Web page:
The plane ride was calm and security low. I smuggled most of my hash with me, because I am a Shiva baba after all Thanks to ducktape and testicles! We all arived safely at the boarder town airport, and dozens of cycle-rickshaws where waiting for us like a hungry pack of wolves. I just took a seat and let my Israeli friends do the bargaining! They are truley masters of the art! As we were peddled through the large town on Nepal’s boarder, I swear a tumble weed rolled across the street. The true extent of this civil war was apparent on our last day in Nepal. EVERY shop was closed, no one was on the streets, it was like living in a true western ghost town... Nepal’s dependency on tourism, and the blindfold pulled over thier visitor’s eyes, was a livivng chaos before us. Outside the tourist areas, this civil war was the real deal. Im glad to get out safe, and back into the struggle thats India! 

Posted on August 23rd, 2006

Changing my life forever, a dream come true.

Hopping on the next bus to Ghorakpur, where the nearest trainstation was, the entire Annapurna crew just happened to be there too! They all decided to stick together and catch the next train to Rishikesh. What to do.... I gota keep it real fellas... "Justin come with us to Rishikesh!" ...I had to think about this decision for a while....After all I travel alone for the most part. While waiting at the station for the night train to Hardiwar, a town near Rishikesh, I met an old french man who has been living in Manali for decades. They were catching the same train as everyone else, and proposed that I follow them on the road past Parvati! ...Well guys, Parvati valley and the stories of Charas were my ORIGINAL inspiration for discovering India. (Viva O.G.!) ...We all had dinner together, caught the train to Hardiwar, and when we woke up in the early morning, a decision had to be made... "Guys, ill never forget you, but i’m on my own journey to Parvati Valley!" We had a very sad goodbye, my Israeli friends continued on to Rishikesh, and I stuck with my new friends as we ventured out into the sacred city of Hardiwar..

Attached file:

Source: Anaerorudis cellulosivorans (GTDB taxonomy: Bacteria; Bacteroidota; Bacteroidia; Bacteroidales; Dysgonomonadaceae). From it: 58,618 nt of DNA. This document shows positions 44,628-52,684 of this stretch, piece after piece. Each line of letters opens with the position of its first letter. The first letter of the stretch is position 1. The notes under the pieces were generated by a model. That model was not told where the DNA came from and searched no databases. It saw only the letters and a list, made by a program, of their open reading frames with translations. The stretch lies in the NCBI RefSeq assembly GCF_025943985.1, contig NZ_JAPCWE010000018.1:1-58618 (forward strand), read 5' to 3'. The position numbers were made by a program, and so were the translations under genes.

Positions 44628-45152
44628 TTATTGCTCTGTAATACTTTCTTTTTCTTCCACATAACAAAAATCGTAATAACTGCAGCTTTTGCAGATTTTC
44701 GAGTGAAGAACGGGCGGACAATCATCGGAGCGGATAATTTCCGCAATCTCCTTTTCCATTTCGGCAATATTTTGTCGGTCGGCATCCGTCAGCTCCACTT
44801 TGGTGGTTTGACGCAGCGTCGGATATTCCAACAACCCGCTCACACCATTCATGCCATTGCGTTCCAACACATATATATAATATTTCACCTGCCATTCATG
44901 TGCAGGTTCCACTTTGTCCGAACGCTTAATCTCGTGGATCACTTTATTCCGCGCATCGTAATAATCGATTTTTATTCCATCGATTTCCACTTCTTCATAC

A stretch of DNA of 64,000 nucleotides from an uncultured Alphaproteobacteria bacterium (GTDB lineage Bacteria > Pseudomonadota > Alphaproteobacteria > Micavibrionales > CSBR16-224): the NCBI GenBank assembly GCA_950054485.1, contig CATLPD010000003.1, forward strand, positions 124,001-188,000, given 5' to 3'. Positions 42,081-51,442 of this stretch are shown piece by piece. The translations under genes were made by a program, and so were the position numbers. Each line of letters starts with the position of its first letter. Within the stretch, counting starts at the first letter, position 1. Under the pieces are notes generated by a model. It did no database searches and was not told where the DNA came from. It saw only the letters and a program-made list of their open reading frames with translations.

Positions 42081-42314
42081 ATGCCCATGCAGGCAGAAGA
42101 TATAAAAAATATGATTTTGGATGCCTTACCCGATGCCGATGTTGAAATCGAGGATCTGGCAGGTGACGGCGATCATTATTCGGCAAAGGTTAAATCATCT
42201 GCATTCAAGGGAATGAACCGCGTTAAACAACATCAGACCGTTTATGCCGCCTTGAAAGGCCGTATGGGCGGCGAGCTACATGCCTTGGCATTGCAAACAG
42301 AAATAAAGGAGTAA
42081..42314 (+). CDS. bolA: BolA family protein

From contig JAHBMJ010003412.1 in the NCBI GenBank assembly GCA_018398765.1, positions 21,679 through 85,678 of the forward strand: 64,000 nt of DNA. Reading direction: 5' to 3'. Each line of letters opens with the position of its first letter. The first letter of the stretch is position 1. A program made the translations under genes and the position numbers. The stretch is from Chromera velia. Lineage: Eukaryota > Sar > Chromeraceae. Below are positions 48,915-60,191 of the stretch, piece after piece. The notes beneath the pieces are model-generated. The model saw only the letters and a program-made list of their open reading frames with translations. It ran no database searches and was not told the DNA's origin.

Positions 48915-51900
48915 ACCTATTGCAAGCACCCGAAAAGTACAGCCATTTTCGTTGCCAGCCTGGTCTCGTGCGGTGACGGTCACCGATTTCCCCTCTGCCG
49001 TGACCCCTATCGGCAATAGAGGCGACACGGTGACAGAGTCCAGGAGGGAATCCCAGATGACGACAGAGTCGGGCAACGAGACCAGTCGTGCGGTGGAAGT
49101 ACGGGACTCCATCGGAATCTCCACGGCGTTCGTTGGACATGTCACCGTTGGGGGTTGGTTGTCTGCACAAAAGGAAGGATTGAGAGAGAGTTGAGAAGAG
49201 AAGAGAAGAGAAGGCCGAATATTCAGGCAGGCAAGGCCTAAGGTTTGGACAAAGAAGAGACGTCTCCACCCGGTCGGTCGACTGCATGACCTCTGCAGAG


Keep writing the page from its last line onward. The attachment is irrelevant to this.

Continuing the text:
"The bus to Chandigarh dosent leave for a few more hours, we are going to swim in the Ganges" ...How could I say no? "Dont worry, the Ganges here is much cleaner than in Varanasi." We left our luggage with a friend of his who owned a storage shop, and caught a rickshaw to the Gangas... Shoes were removed, and they stripped down into thier underwear, though I was afraid and unwilling... I dont wear underwear so swiming naked is out of the picture, and I was a little intimidated by the pollution. They were having a blast though, so I just looked after thier clothes, and dipped my sore, blistered feet into the river and said a prayer. I guess the sacredness overwhelmed my hesitation. There were so many Baba’s, Sadhu’s wandering around. Decorated and dressed up like no Sadhu I ever seen before. I looked at my watch and checked the date... Oh my god.... Its April 20th!! Not only the day I was supposed to go home, but also a sacred day for us Ganja smokers! We had to celebrate! My friends dried off, and continued back toward the main road when an old lady selling 2rs clay chillums caught my eye! "Wait guys, I need a new chillum, and we should go have a smoke!" We walked over a bridge and found a mellow spot near the riverside. Soon a Shiva baba came over to join us, and packed a fat chillum for us to smoke. Then he took out this exotic fruit I have never seen or tasted before. The french man translated his words: "He says its a Shiva fruit, a very sacred fruit", as the baba washes and slices it in the Ganga water! He hands us each a piece of this fruit, and it was very very tasty. Little did I know I just did two very unhealthy things.... Soon it was time to say our good byes, and we headed back to get our luggage. My legs were still very sore, so another chemist gave me a little more pure codine to keep the pain at bay. While my friends packed up, I drank some tap water to wash down my medication. Third big mistake. Aboard the bus and it was a long journey into the early morning of Chandigargh!

Man was I hungry, and not totally clear headed, so when we arrived at Chandigarh those Samosa’s sitting out at 2:00am looked really tasty. Mistake number four! "You shouldent be eating those Justin, youll get sick for sure"... Little did I know that little parasite named Dysentery was already making home sweet home in my gut.... I threw the left over Samosa’s away, but it was too late for me now....

The last and Final bus to Manali had just enough seats left for all of us, but no more. We got lucky! A nice long journey all the way to Bhuntar, and the bus pulls over in this large mountian town. "This is the start Parvati valley, you can catch a bus to Jari from here" We said our goodbyes and I wanderd alone into a new world nestled within these sacred mountains, the wife of Lord Shiva! This marks the beggining of the most intense, mind blowing experience I have ever lived. The very last entries to my journal follow, but will have to wait for now. All I can say is the next fifty days changed my perspective on life forever, and even months after returning from India, Parvati calls out to my heart, for my return, for her love. I dont know if I went insane in Parvati valley because I found the closest thing to Hevan while searching for my heart within her endless beauty. Or maybe I found who I truley am, and being back in this western world is too much to handle. All I know is that someting changed my life forever.